I’m on the list serve for the artist who goes by Paleo. I saw him perform at SXSW last year under a Portuguese music showcase, as his name might suggest, but as far as I can tell he lives in Iowa City and his name is David Strackany.
Anyway, he sends out an email once a month about nothing in particular…. This time he started off with a memory of asking his brother when they were kids…
“you think if I practice I could be the best in the world?” And I remember him really taking it for a spin up there in his head. He tucked one cheek into the corner of his mouth and he said, “yes, David, I suppose you could.”
He was talking about ping pong, but I suppose he could have been writing about anything really, like soccer, meditation or even music. If you practice, you could be the best in the world. It might take 10,000 hours, but you’ll never know if you could be the best if you don’t start putting in the time. So I guess it might start with an intention, an idea, or a spark.
Patti Smith writes about the St. Mark’s Poetry Project. She says…
I wanted to be a poet but I knew I would never fit into their incestuous community. The last thing I wanted was to negotiate the social politics of another scene. I thought of my mother’s saying, that what you do on New Year’s Day will foretell what you’ll be doing the rest of the year. I felt the spirit of my own St. Gregory, and resolved that 1973 would be my year of poetry. (Just Kids p. 214)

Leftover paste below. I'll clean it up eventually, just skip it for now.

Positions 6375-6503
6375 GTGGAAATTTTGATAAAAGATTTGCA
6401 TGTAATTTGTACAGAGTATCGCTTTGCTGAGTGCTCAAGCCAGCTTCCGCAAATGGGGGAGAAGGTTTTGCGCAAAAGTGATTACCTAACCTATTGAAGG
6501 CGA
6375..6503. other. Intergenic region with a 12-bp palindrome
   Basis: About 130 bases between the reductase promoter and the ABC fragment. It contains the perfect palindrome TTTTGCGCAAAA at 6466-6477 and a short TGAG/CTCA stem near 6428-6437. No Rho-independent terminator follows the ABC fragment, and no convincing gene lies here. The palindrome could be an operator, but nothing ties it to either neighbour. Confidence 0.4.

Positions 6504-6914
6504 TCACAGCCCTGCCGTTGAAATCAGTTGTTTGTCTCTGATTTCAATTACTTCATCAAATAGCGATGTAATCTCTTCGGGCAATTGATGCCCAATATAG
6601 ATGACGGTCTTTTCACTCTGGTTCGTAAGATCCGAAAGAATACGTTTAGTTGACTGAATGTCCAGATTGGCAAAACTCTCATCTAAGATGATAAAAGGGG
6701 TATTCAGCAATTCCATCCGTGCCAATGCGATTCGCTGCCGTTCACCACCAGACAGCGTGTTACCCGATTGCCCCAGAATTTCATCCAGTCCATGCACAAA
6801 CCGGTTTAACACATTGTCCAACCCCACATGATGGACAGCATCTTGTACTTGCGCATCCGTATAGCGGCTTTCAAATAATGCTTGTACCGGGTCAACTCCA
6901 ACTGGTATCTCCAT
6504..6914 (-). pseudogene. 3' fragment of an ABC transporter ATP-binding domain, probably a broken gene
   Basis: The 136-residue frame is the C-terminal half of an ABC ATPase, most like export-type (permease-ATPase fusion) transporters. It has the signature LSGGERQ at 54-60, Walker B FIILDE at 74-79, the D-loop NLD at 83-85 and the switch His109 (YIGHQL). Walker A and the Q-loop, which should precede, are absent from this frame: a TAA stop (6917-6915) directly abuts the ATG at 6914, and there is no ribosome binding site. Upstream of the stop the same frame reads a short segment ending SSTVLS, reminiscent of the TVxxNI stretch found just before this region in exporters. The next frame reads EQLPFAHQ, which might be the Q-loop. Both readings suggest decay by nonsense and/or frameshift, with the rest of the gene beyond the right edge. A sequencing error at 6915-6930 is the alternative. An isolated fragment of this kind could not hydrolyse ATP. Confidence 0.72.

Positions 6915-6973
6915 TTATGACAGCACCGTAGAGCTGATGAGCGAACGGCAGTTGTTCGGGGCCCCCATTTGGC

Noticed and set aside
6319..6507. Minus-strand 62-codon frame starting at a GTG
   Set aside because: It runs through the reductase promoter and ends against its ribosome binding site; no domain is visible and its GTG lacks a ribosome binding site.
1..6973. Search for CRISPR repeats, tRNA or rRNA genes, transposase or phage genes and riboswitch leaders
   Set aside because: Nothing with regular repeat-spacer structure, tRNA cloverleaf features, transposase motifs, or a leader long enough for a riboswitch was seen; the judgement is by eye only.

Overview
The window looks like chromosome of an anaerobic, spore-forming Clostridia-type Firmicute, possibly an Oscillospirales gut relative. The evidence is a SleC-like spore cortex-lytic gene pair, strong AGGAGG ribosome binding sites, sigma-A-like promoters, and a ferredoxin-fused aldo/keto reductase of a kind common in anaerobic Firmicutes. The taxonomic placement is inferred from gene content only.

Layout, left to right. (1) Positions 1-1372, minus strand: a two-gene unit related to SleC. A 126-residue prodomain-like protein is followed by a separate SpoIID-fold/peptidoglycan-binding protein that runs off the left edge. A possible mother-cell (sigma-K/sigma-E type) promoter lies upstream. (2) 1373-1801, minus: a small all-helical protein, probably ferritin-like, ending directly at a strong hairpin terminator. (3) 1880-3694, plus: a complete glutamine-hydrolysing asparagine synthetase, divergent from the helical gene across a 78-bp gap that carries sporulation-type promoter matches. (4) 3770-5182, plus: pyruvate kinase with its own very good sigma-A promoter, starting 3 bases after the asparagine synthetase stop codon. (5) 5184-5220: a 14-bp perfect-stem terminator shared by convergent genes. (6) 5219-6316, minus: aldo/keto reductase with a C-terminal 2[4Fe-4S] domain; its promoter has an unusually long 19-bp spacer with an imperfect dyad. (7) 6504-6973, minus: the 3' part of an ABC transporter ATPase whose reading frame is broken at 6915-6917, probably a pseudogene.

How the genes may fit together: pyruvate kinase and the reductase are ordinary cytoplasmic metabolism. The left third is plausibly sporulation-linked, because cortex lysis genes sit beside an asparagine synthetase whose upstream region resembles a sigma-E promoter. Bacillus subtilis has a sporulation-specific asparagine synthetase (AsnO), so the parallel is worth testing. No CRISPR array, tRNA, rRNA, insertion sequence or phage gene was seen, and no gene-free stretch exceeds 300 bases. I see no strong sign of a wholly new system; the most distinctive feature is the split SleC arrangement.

Patti chose poetry for 1973, and she ended up not only being a great poet, but also a great musician, performer, mother, friend, and probably a host of other impressive titles too. I had to look this one up but it turns out that St. Gregory (Pope Gregory I) is the patron saint of musicians, singers, students and teachers and died in the beginning of the 7th century.
Snow covered ravine in Litchfield, CT.
This week I had the good sense to take myself to the Village Zendo’s end of year retreat or Sesshin at Wisdom House in Litchfield, CT. We arrived just as the blizzard was getting started and the winding country roads were lightly dusted with snow. For the following few days while we settled into the austere practice of about 6 hours of sitting meditation per day, the wind “blew an opera” around the old monastery, as one of our teachers so poetically described it, and we sat inside the silence and music of it, counting our breaths, and opening to the palate of sensations which for me included thoughts, hopes, desires, expectations, aches, pains, grief, and joy.
By the end of six days we came up with our own vows to make silently in a ceremony to top all ceremonies. We sat in the sound of 108 hits on the large metal bowl that is a bell, and let the waves of energy from each hit move through the group, uniting us in our combined intention to bring in the new year with clear and steady minds and open hearts. We then stood up and one at a time took turns hitting the bell for ourselves to the internal recitation of our vows.